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Solo practitioners initial consultation fee

Solo practitioners: is it rude to ask a particular attorney jinomas04/08/18
It's fine to ask any questions like those, but it's not a gu jeffm04/08/18
You're welcome to ask. Can't guarantee you'll get a positive isthisit04/08/18
Yes, OP that is rude and a red flag to me that the person is cranky04/08/18
Questions about "price flexibility" are a huge red flag to m cacrimdefense04/08/18
I don't think it's rude, but it sends a signal to the attorn guyingorillasuit04/08/18
This. A potential client worried about a hundred bucks is go jorgedeclaro04/10/18
It depends, how do you feel if you put up a classified ad, a trollfeeder04/09/18
yet biglaw bills are routinely negotiated. go figure. whiteguyinchina04/09/18
jinomas (Apr 8, 2018 - 12:20 pm)

Solo practitioners: is it rude to ask a particular attorney why they charge more for an initial consultation than other attorneys and whether they are flexible on price or is it a red flag that the client may not have the ability to pay later when bill comes due?

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jeffm (Apr 8, 2018 - 12:29 pm)

It's fine to ask any questions like those, but it's not a guarantee as to how any particular attorney will react.

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isthisit (Apr 8, 2018 - 2:33 pm)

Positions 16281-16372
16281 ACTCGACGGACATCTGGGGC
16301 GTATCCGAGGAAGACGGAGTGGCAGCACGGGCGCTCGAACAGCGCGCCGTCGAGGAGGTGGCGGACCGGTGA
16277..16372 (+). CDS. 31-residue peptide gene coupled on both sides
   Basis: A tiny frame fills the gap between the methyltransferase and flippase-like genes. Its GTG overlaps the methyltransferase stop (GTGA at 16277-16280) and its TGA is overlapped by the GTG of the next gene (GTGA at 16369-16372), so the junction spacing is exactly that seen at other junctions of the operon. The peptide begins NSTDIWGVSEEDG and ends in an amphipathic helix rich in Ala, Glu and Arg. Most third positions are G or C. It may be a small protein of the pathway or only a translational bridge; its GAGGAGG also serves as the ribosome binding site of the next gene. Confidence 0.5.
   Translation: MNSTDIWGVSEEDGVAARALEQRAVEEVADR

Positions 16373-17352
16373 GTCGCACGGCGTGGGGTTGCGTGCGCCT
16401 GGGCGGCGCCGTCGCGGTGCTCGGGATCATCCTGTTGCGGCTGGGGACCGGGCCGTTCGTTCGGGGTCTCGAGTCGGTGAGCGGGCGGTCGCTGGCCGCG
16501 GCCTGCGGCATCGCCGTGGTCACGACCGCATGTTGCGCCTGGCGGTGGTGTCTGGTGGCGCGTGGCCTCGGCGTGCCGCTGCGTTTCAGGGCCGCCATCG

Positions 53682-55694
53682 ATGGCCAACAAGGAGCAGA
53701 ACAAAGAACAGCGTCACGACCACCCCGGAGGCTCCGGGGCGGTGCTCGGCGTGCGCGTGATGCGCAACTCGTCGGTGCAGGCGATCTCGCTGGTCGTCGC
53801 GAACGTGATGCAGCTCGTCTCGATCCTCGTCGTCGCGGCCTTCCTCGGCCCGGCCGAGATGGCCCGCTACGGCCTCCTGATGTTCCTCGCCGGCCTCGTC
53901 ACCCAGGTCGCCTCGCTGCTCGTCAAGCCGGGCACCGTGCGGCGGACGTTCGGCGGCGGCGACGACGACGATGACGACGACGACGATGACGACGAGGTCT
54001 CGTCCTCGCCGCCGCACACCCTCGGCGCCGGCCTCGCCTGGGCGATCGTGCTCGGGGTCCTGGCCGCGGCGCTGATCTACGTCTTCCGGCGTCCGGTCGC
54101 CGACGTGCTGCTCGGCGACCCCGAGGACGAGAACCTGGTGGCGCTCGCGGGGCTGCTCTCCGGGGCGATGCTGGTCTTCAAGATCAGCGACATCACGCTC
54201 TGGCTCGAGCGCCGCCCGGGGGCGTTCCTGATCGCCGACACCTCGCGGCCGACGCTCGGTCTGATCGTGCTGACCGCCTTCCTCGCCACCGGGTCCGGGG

You're welcome to ask. Can't guarantee you'll get a positive response.

A potential client asking why the consultation fee is higher than other local solos signals to me:

1. Client is broke; and
2. Client is shopping his/her case around and has already been told to hit the road by other attorneys.

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cranky (Apr 8, 2018 - 5:56 pm)

Yes, OP that is rude and a red flag to me that the person is not worth having as a client. It is a sign that the person will later try to cut down my bills, be a pain to deal with and to collect further retainers from, or simply can't afford legal assistance.

Attorneys charge whatever they do because good clients are willing to pay that much for his or her counsel. If I were desperate for business, then I would be lowering my fees to less than what comparable attorneys demand. If I'm busy, I'm not going to waste my time with someone who wants to bargain my fees down or question the rate. Sometimes I feel like telling cheapos/tire kickers that if they don't think my time is of any monetary value, they can just ask one of their friends or relatives for free advice.

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cacrimdefense (Apr 8, 2018 - 6:40 pm)

Questions about "price flexibility" are a huge red flag to me. People who request a discount or "your best price" are invariably the ones who will demand the most attention and call, text or e-mail me more than 90% of my other clients.

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guyingorillasuit (Apr 8, 2018 - 7:52 pm)

I don't think it's rude, but it sends a signal to the attorney that this is not a client worth having. If they are bargaining with you about fees before they ever met you, this relationship is guaranteed to end poorly. If you believe the lower-rate attorney can offer a better deal, why not just go consult with the lower-rate attorney?

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jorgedeclaro (Apr 10, 2018 - 12:25 am)

This. A potential client worried about a hundred bucks is going to be a nightmare when the are facing a five figure bill.

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trollfeeder (Apr 9, 2018 - 4:43 pm)

It depends, how do you feel if you put up a classified ad, and someone responds asking "what the lowest price you will sell it for"?

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whiteguyinchina (Apr 9, 2018 - 11:25 pm)

yet biglaw bills are routinely negotiated. go figure.

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